'It felt like you were moving through a ghost town'
When Alison Creagh arrived in East Timor as a peacekeeper in 1999, the drive from the airport to Dili was eerily silent. There was no wildlife, and no people, but the signs of devastation were everywhere.
“There was lots of smoke around and everything smelt burnt or like it was being burnt,” Creagh said.
“It felt like you were moving through a ghost town with tumble weeds almost: no people; burnt out buildings everywhere; a lot of destruction; and mounds of dirt in many places along the roadside, which people told me were graves of people who had been killed … The population had moved into the hills to get out of harm’s way, so it was very, very haunting.”
Creagh was a major in the Australian Regular Army when she was deployed to East Timor from 1999–2000, initially as second-in-command of the 1st Joint Support Unit and then commanding the 145th Signal Squadron as part of the International Force East Timor (INTERFET).
“We were warned the security situation was very dicey, very uncertain, and to expect to go into a conflict,” Creagh said.
Her experiences with the locals left a lasting impression.
“We spent a bit of time with the orphanages and one of my stark memories from there was looking at a wall of paintings that the kids had drawn,” she said. “The graphic depiction of machetes, blood and fire told their story, and that really brings home to you what it was all about and why you’re there.”
Creagh first experienced peacekeeping in Cambodia in 1993, when she was Quartermaster of the Force Communications Unit as part of the United Nations Transitional Authority Cambodia (UNTAC).
“I remember quite starkly being briefed about the people and the terrible Pol Pot regime and everything the Khmer Rouge had done and I recognised how important our role was in trying to set up the conditions to try and provide free and fair elections so the Cambodians would actually have a chance of some degree of peace,” Creagh said.
She will never forget the sight of mine victims, many of whom were children, begging on the streets. “I remember walking through the markets and we saw a fellow who was playing music with no face, no legs and some fingers, so clearly a mine victim, but he was making money for his family,” she said. “That’s quite confronting, and I guess it’s a flavour of peacekeeping, where you actually see the highs and the lows, and the good and the bad.”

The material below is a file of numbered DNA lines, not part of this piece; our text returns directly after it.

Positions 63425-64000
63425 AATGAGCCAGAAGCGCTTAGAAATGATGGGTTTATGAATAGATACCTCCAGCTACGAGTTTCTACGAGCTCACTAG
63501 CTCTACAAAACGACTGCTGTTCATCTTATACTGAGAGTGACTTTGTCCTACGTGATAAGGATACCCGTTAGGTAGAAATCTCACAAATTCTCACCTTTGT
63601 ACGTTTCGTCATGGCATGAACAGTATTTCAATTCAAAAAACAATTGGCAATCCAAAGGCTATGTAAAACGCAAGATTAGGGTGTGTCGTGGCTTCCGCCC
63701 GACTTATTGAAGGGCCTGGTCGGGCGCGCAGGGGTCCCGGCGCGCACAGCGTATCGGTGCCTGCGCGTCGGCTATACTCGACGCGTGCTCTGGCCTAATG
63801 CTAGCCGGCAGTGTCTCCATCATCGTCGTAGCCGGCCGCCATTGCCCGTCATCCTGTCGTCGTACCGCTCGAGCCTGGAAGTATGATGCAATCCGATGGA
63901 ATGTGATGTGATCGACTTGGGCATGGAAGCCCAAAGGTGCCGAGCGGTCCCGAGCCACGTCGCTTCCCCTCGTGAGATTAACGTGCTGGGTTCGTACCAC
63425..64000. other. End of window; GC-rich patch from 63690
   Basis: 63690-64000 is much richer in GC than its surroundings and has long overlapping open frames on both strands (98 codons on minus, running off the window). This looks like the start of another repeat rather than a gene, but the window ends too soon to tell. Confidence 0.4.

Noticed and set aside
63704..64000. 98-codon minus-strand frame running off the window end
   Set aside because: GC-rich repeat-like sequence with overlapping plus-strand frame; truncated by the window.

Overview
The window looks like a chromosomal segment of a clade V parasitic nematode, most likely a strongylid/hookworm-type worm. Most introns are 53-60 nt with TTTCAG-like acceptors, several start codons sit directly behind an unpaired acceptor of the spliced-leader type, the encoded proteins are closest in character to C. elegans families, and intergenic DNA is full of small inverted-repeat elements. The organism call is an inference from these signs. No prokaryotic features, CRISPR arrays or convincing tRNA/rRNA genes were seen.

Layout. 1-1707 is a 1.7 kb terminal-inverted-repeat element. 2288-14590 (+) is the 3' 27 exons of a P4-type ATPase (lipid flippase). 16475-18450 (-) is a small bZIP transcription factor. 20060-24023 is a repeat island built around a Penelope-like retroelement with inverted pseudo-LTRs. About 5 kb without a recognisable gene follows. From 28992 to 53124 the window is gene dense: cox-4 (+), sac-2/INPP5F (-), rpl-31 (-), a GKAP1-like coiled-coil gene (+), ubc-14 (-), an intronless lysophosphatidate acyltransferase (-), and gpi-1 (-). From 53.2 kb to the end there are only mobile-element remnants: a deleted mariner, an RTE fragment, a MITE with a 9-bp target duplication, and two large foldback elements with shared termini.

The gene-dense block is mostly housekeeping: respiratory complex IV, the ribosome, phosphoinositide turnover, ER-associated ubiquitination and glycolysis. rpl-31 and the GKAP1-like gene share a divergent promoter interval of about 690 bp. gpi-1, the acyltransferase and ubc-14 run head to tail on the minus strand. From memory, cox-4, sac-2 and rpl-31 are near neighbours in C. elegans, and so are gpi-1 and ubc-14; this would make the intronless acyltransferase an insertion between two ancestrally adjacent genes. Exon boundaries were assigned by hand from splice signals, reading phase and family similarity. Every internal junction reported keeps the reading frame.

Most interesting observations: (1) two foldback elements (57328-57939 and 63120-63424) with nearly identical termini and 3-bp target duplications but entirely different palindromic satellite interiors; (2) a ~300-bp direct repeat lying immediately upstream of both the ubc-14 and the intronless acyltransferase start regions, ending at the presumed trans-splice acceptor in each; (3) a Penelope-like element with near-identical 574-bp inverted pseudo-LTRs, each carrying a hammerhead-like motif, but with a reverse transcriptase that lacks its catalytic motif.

Creagh was awarded the Conspicuous Service Cross in 1994 for her work in Cambodia and is passionate about remembering those who have served as peacekeepers. She was instrumental in establishing the Australian Peacekeeping Memorial on Anzac Parade in Canberra, which has been a focal point for commemorations of the 70th anniversary of Australian involvement in peacekeeping.
“It started a thought bubble that Australia should have its own peacekeeping memorial that remembers Australians, past, present and future, who have served on peacekeeping missions,” Creagh said.
“For me the dedication of the Australian Peacekeeping Memorial and the anniversary of 70 years of Australian peacekeeping is pretty important to recognise because it means a lot to so many people. Australian peacekeepers have touched the hearts and souls of people around the world, and they’ve made a difference around the world, and while every mission has not been a success, a number have, and it’s important to remember.”
Creagh retired from the army in 2015 as a brigadier, but will always remember her time peacekeeping and the sacrifices that Australian peacekeepers have made to help change people’s lives. For Creagh, one moment in East Timor stands out in particular.
“Early in the New Year there was a massive rainstorm and I remember suddenly hearing birds,” she said. “Up until that point, I’d not seen any birdlife. And then you see the population grow and emerge and you realise that the security situation is starting to improve. In both peacekeeping deployments our physical presence brought a feeling of security and safety to the local population, sufficient that over time they started to resume a new normal life. And that’s an amazing feeling.”